15 Alaska 167 123 F. Supp. 905

123 F.Supp. 905


No. 7127-A.

District Court, Alaska. First Division. Juneau.

Oct. 1, 1954.

*168Howard D, Stabler, Juneau, Alaska, for petitioner.

Faulkner, Banfield, & Boochever, Juneau, Alaska, for. Nick Rocovich.

FOLTA, District Judge.

The City of Juneau has presented its delinquent tax roll and petition for an order of foreclosure of its liens and sale of the property listed therein, in accordance with Sec. 16-1-123, A.C.L.A.1949. Nick Rocovich, hereinafter referred to as the protestant, challenges the validity of the assessment and levy upon properties consisting of two apartment buildings and a dwelling, built in 1912, on the ground that the assessed valuation placed thereon exceeds the actual valué. These properties, together with the land, were acquired in 1943 for $16,000. Since the controversy concerns principally the apartment buildings, the discussion will, in the main, be confined to them.

In 1945 there was a systematic revaluation of all real property in Juneau by one Henretta, according to a formula which took into account the type of construction, cubical dimensions, age, and a fiat rate for assessment purposes. This formula has been applied by the City ever since and assessed valuations fixed at approximately 40% of the actual value. The cubical capacity of the protestantes apartment buildings in 1945 was 51,040 feet. For valuation purposes the rate adopted for that type of construction and age of büilding was fixed at 36$ a cubic foot. Depreciation was allowed at 53.3%, resulting in an assessed valuation of $8,573. In 1951, the protestant made extensive repairs and alterations, resulting in increasing the cubical capacity of the apartment buildings to 94,205 cubic feet, at a cost of $28,-653.50, the protestant himself performing most of the labor. Pursuant to the policy of the City of exempting new construction, one of the buildings was exempted from the tax for 1951. For 1952 and 1953, the buildings were assessed at $32,500. It appears that by that time the rate for valuation purposes had been established at $1.20 a.cubic, foot for. *169new construction and 69‡ for assessment purposes. However, presumably because the improvements referred to had been incorporated into old buildings, the rate fixed for the protestant’s apartment buildings for assessment purposes was reduced to 34% a cubic foot, which brought the assessed valuation for 94,205 cubic feet down to $32,500. It should be noted here that since this reduction in the rate (also referred to in the trial as depreciation), was not limited to the 43,165 cubic feet added to the old buildings, but was applied to the entire structure, it would appear that so .far as the original cubical capacity of the buildings is concerned, the protestant received a benefit to which he was not entitled, because depreciation was allowed on the old portions of the buildings.

The protestant objected in 1952 and 1953 to-the assessed valuation of $32,500 on his apartment buildings. Following his protest in 1953, the assessor re-examined the property and increased the assessed valuation placed upon 'the personal property from $6,000 to $7,500. It appears that this was the proverbial straw.

In support of the protestant’s objections, testimony was produced from which it could be inferred/that in comparison with the valuations placed on other'ápartment buildings, the assessed valuation was excessive, and indeed it quite clearly appears that this was true as to personal property. Toner, a tax appraiser, testified that the actual value of the apartment buildings in 1953 was between $40,000 and $45,000, and that the fair assessed valuations of the property would be $19,917 for the apartment building and $4,862 for the residence. The protestant testified that the actual value of all the properties, real and personal, was but $47,000. On behalf of the City, it was shown that the buildings and contents are insured in the sum of $42,000, that the protestant was willing to compromise for an assessed valuation of $33,-493.80, and that the protestant’s properties were valued according to the established formula, as in the case of all other propel ty.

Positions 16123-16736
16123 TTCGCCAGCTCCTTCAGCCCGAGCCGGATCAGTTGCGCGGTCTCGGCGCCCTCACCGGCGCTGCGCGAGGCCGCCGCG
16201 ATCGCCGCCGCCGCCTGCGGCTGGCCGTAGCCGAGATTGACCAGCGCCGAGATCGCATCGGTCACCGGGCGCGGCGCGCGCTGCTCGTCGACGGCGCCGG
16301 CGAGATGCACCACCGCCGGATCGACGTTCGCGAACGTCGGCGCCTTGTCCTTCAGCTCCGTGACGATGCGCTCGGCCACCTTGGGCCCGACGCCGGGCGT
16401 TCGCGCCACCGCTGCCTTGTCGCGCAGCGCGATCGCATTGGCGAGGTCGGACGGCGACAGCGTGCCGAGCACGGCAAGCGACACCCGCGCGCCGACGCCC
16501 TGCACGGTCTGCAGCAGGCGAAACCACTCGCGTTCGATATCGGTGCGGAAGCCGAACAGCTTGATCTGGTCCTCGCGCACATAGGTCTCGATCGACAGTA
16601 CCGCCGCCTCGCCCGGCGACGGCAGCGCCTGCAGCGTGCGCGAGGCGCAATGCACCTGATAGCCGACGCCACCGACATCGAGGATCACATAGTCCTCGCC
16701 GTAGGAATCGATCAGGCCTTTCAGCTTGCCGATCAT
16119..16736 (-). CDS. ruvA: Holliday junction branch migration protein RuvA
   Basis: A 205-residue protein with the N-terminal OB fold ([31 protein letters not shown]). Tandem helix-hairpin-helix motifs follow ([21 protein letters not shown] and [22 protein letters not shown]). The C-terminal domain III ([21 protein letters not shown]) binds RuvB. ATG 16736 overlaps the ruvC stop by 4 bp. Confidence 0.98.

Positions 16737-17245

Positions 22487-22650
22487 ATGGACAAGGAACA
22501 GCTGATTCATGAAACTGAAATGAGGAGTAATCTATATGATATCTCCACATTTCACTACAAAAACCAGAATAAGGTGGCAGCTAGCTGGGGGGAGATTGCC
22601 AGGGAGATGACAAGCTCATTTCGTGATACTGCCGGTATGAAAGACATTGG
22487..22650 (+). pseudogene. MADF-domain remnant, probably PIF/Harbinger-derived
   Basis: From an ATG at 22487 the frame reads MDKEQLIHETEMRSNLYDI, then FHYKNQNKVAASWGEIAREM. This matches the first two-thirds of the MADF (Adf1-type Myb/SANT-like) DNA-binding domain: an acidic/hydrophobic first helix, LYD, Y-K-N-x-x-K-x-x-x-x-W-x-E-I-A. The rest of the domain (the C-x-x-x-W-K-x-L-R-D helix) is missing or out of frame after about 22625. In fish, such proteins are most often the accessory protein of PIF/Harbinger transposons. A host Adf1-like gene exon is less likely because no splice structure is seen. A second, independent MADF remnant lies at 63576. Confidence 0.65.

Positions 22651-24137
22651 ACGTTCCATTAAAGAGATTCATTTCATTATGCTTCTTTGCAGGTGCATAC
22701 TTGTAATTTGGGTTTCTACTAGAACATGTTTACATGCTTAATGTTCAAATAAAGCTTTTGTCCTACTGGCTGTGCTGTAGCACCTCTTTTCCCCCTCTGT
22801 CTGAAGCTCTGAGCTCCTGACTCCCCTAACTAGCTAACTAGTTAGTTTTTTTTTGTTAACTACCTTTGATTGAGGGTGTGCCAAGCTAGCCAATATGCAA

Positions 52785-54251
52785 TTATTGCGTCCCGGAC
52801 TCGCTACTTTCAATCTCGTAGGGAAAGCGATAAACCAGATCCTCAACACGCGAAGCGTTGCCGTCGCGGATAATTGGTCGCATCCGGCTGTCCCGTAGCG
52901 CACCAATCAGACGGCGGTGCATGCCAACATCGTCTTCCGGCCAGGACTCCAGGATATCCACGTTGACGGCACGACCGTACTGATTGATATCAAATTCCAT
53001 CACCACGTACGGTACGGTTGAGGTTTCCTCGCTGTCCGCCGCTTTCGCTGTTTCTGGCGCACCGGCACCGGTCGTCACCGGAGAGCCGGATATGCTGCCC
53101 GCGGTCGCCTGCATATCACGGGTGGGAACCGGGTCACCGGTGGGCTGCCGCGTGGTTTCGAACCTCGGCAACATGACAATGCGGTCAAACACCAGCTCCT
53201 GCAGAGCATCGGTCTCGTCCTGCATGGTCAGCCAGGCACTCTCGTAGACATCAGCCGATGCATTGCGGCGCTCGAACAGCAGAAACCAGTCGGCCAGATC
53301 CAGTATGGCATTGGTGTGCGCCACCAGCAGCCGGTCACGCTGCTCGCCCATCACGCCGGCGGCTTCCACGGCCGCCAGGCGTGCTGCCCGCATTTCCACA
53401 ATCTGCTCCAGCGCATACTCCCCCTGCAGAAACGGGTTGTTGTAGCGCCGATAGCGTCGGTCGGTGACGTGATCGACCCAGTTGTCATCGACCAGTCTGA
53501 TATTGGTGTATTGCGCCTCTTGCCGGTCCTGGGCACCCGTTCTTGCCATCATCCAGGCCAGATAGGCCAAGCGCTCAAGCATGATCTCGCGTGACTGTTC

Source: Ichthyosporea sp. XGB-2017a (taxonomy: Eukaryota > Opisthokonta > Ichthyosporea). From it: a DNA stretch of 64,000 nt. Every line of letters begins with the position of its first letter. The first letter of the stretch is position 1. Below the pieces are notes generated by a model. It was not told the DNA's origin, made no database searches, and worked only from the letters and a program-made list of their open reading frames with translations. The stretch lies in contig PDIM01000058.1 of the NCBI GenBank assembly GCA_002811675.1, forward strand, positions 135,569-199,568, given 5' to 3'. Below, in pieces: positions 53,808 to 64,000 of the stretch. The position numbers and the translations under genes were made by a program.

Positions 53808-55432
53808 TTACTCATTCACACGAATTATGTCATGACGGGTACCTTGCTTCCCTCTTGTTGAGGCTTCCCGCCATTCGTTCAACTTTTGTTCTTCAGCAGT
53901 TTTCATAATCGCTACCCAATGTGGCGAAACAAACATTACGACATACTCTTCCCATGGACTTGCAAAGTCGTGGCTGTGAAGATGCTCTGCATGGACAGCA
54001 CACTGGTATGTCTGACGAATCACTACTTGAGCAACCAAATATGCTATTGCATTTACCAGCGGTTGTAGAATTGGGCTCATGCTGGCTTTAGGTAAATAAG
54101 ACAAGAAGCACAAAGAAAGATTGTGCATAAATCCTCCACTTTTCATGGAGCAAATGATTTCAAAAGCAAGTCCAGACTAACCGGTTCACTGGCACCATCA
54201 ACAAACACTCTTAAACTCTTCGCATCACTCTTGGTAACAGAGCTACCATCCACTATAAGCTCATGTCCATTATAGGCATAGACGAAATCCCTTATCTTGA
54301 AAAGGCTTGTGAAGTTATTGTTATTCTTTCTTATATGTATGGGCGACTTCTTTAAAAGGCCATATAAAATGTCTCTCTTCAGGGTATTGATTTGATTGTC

*170An examination of the formula used by Toner discloses that the reason why there is a variance between the assessed valuations fixed by Toner and the City is that Toner allowed depreciation at the rate of 35% since 1945, whereas the City’s position is that the appreciation in value of all property in Juneau sufficed to more than offset the depreciation since 1945, and it has therefore uniformly refused to allow depreciation.. It also appears that the disparity between the assessed valuations of the MacKinnon and Fosbee Apartment buildings may be accounted for, at least to some extent, by the absence of any improvements or alterations since 1945. Assuming, however, that some inequality does exist, it does not appear that it was the result of discrimination in the constitutional sense or of wilfulness on the part of the City, but rather the unavoidable consequence of applying the formula to varying conditions over a considerable period of time. A review of the tax history of the properties involved convinces me that the City has acted in good faith and has dealt with them in substantially the same manner as with property generally. I conclude, therefore, that the protestant has failed to sustain the burden cast upon him by Sec. 16-1-124, A.C.L.A.1949, of proving that the assessed valuations placed upon his properties are unjust or inequitable.

In re Delinquent Taxes on Real Property
15 Alaska 167 123 F. Supp. 905

Case Details

In re Delinquent Taxes on Real Property
Decision Date
Oct 1, 1954

15 Alaska 167

123 F. Supp. 905




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